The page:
She was beginning to wonder if the entire story was a myth when she saw the first cannon. It was fortified, military hardware, built on a tall platform that looked down at the road below. A bank of cameras sat on top of the gun, housed in a thick transparent enclosure. The moment she had spotted it, she had thrown herself into the bushes, pinning herself to the ground. After a few agonizing moments she had crawled forward on her belly, gathering scrapes and thorns for her trouble, until she could see the cannon again. It sat unmoving. When she had gathered the nerve, she threw a stone right past the cameras, to see if it might trigger some movement. Nothing. As she moved closer she saw that the camera’s enclosure was covered in dust; cobwebs hung from the cannon to its mount. At last she emerged from hiding and walked up to study the gun. Its mechanisms to turn and aim were covered in grime; small vines snaked their way up its base.

She saw more defensive fortifications as she made her way up the hill. They were similarly lifeless. She gradually let go of her fear, though she still moved cautiously, mechanically approaching each checkpoint in stages as she had before. Finally, she approached the entrance. Lit by moonlight sat a tall fence, topped with razor wire, a thick gate padlocked shut. A warning sign, sun-bleached and crooked, declared the fencing electric. She dutifully tested it for power, tapping at it with a branch, throwing scrap metal from the ground in search of a spark, and was unsurprised to find it dead. She retrieved her wire cutters from her backpack and set to work. Serenaded by crickets and tree frogs, she slowly cut a path for herself.

It seemed to take forever, and by the end of her work she was covered in sweat, but at last she had her opening. Gingerly, she slid through; to acquire even a superficial cut, out there, would not be wise. She took a moment to catch her breath and look around. Something about the guard towers and fencing made her feel exposed, but there was no motion, no signs of life of any kind. She shouldered her bag and pressed on.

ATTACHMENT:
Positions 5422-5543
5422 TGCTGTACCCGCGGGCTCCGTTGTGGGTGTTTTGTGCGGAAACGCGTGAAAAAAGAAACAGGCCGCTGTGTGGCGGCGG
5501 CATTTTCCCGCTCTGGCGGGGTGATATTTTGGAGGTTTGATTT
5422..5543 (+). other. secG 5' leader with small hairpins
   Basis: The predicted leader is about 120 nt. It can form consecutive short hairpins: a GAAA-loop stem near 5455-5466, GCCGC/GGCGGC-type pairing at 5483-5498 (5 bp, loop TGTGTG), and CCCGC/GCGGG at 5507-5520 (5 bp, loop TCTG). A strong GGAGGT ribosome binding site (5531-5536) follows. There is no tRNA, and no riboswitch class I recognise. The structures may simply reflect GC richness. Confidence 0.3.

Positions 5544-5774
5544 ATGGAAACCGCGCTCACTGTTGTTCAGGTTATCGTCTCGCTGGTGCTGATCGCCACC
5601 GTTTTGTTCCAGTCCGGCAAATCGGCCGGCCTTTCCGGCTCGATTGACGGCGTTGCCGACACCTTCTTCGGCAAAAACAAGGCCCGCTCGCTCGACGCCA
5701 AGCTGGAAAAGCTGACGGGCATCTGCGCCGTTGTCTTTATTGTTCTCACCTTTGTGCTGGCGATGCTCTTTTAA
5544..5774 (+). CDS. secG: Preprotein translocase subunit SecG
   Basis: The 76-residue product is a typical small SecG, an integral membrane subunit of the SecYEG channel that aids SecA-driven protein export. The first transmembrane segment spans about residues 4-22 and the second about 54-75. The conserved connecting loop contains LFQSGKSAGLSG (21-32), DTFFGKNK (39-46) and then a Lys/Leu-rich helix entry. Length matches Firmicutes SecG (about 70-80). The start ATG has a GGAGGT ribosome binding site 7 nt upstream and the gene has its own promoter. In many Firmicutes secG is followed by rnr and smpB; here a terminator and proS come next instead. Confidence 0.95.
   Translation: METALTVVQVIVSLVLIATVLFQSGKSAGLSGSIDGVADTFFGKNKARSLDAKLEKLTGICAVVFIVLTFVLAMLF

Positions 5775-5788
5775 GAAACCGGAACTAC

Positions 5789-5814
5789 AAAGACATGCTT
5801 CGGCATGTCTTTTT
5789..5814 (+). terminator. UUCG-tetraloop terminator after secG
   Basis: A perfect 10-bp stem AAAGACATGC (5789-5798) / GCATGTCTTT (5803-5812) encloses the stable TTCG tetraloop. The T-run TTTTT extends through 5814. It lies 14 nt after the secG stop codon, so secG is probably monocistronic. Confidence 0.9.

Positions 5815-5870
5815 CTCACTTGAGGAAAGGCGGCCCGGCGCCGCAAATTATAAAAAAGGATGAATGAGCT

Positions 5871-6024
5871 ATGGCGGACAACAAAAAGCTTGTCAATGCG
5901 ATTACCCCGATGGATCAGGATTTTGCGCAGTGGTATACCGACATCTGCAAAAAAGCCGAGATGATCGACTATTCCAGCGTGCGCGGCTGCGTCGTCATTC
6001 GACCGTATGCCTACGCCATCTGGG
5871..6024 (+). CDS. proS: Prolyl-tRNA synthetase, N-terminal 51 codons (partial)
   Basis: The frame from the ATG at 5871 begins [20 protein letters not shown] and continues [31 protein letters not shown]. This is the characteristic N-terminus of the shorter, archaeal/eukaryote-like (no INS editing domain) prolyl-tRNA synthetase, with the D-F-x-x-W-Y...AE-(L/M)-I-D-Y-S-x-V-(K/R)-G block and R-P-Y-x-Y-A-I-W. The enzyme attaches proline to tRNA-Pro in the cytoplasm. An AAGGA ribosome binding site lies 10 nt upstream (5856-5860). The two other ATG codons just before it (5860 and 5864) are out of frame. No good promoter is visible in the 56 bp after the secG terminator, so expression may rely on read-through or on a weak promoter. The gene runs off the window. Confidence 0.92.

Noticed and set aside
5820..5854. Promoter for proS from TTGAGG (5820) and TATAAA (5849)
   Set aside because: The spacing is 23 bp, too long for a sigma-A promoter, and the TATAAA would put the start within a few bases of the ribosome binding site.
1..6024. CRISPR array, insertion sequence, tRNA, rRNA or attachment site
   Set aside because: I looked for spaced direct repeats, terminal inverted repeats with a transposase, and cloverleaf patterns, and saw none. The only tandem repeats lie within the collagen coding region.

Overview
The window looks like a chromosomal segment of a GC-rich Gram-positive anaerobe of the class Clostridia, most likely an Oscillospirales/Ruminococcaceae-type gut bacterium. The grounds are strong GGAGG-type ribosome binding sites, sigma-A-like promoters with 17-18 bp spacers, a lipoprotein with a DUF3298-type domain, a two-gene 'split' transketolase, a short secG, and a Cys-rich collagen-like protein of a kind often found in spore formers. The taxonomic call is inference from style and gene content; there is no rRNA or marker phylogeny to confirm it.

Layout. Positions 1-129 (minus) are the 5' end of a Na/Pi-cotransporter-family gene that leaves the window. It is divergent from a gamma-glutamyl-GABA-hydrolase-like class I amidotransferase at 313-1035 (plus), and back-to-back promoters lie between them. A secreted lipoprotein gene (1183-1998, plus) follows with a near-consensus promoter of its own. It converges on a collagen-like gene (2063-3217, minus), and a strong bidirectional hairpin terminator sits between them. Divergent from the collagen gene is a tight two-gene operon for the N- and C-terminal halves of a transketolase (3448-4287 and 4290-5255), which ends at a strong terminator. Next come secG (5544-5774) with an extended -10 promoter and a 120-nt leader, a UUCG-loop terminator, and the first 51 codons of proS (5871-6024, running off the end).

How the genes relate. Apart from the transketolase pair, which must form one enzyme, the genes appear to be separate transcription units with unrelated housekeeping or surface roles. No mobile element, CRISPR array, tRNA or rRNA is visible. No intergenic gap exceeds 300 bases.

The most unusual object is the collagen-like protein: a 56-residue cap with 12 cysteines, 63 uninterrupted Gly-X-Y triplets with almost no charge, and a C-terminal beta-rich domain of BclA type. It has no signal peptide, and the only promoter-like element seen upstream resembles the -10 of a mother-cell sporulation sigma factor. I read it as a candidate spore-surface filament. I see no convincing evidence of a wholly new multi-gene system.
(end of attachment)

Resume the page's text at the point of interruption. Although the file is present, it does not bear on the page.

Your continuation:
The giant steel security doors looked pristine. She and her mother had searched for salvage in an old bank vault once, gathering stacks of useless bills for kindling, searching through bags of coins for useful metals. The vault door had seemed impregnable, and somehow comforting, though it also looked comic when viewed from a gaping hole in the bank’s crumbling walls. But that door had nothing on this massive military installation, which sat utterly unmarked by corrosion or damage. It must have been two feet thick. There was no obvious locking mechanism, no place to insert a key or to enter a code; Haojing guessed that it must have used some sort of wireless entry system, a proximity sensor for the right ID card, maybe. It appeared utterly impregnable, built to withstand wars, climate change, and the passage of time. It was also open. The door was stopped a few feet from its terminus, just wide enough for a person to walk through. Overcome with both gratitude and suspicion at this good fortune, Haojing was unsure of what to do. Everything about it suggested a trap. With no other options presenting themselves, she walked inside.